Childhood asthma must be properly managed
Dr Steve Ponde, a paediatric pulmonologist who practises at Netcare Waterfall City Hospital in Midrand, says that it has been estimated that between six and 10 percent of South Africans have asthma. “That relates to a considerable number of people. Fortunately, the great majority of asthma cases are mild and easily managed by a family doctor or paediatrician,” observes Dr Ponde.
“The evidence suggests, however, that South Africa does have a relatively high child mortality rate related to asthma when compared with other countries. This highlights some of the potential dangers of severe and complex forms of the condition, as well as the importance of careful medical management of these cases,” he adds.
The importance of managing asthma
“It is critical that children with more severe asthma receive regular treatment to control the disease and reduce the number of flare-ups. Regular treatment with preventive medication results in better asthma control reduces the burden of disease and enables the child to live a more normal lifestyle over the longer term.
“Parent and patient education about asthma and allergies are vital in the treatment and management of asthma in the child. Parents and patients who are well informed tend to follow treatment plans, make regular visits to their doctors and are also better at managing the early signs of asthma flare-ups.
“Children whose asthma is well managed tend to require fewer emergency visits, are able to concentrate better at school and are better able to lead a normal active lifestyle,” explains Dr Ponde.
“Although asthma is not curable, some children’s symptoms do disappear later in life and it can be well controlled so that the patient is able to live a completely normal lifestyle. Asthma treatment is safe and your doctor will look to use the lowest medicine doses necessary to achieve control,” he explains.
How is it diagnosed?
Asthma is a chronic inflammatory condition characterised by a recurrent or a chronic cough, and/or shortness of breath with exercise. In severe cases, it can prevent the child from participating in activities, prevent them from thriving and have a severely negative impact on their lifestyle.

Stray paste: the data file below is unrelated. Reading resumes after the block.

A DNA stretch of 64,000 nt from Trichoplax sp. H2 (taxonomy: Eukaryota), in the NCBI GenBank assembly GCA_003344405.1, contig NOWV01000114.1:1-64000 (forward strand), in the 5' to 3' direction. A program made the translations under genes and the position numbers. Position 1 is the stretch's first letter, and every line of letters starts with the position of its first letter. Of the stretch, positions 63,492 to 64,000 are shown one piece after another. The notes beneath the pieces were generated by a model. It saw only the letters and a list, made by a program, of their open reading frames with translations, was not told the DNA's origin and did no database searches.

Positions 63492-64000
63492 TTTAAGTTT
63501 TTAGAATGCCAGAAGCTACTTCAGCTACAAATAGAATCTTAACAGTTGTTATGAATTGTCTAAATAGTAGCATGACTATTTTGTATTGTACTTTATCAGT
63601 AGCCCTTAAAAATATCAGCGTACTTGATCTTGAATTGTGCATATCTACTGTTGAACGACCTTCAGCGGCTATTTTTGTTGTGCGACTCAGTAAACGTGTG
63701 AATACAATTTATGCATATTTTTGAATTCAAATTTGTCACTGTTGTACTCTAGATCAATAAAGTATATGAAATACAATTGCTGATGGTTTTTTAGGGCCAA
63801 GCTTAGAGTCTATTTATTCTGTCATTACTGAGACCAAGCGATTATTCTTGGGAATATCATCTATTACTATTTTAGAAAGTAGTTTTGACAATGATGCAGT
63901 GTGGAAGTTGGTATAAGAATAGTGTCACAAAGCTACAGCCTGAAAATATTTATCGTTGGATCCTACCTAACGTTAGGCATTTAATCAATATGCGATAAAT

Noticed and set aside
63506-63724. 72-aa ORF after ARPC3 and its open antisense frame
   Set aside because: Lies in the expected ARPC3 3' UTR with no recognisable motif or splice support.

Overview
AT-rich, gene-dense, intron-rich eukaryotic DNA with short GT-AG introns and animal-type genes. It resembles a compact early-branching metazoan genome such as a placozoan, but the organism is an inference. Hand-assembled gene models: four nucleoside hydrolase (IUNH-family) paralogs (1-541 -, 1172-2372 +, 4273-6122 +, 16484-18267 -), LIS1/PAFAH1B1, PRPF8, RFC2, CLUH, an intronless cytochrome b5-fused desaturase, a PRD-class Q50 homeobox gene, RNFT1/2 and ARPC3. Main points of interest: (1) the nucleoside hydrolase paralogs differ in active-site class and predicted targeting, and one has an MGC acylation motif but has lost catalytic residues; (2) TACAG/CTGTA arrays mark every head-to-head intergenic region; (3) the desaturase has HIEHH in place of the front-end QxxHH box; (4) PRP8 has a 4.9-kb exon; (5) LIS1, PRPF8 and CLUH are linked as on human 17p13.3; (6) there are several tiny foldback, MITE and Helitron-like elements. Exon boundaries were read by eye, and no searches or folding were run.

“Asthma is almost always due to underlying allergy and is therefore strongly associated with eczema, food allergy or allergic rhinitis,” observes Dr Ponde.
“The child’s doctor will take a detailed history, do a thorough physical examination and may require tests such as x-rays, allergy tests and lung function tests. Using the test results the doctor will in most cases, be able to make a firm and accurate diagnosis of asthma, although in some complex cases this can be more tricky.”
The allergy connection
“It should be remembered that asthma almost always occurs in the context of allergy and therefore your little one may already be showing signs of allergy. The propensity for allergy is inherited; so parents who suffer allergy problems should be sure to look out for signs of it in their children.
“The younger the child is, the more careful your doctor needs to be in differentiating asthma from other conditions. This is especially true in children younger than four years old where there is a failure to thrive, no clinical allergy detected and the child does not respond to asthma treatment.”
According to Dr Ponde, the conditions that can mimic asthma in young children are recurrent viral infections, chronic infectious tuberculosis (TB), a weakened immune system and reflux. Sometimes, the problem could even be related to the child having aspirated (breathed in) a foreign body.
“In some cases, the youngster may need a lung function test to determine the presence and severity of lung disease and assess the response to exercise and medication. We are now able to get reliable lung function tests in cooperative children from as early as four years old.”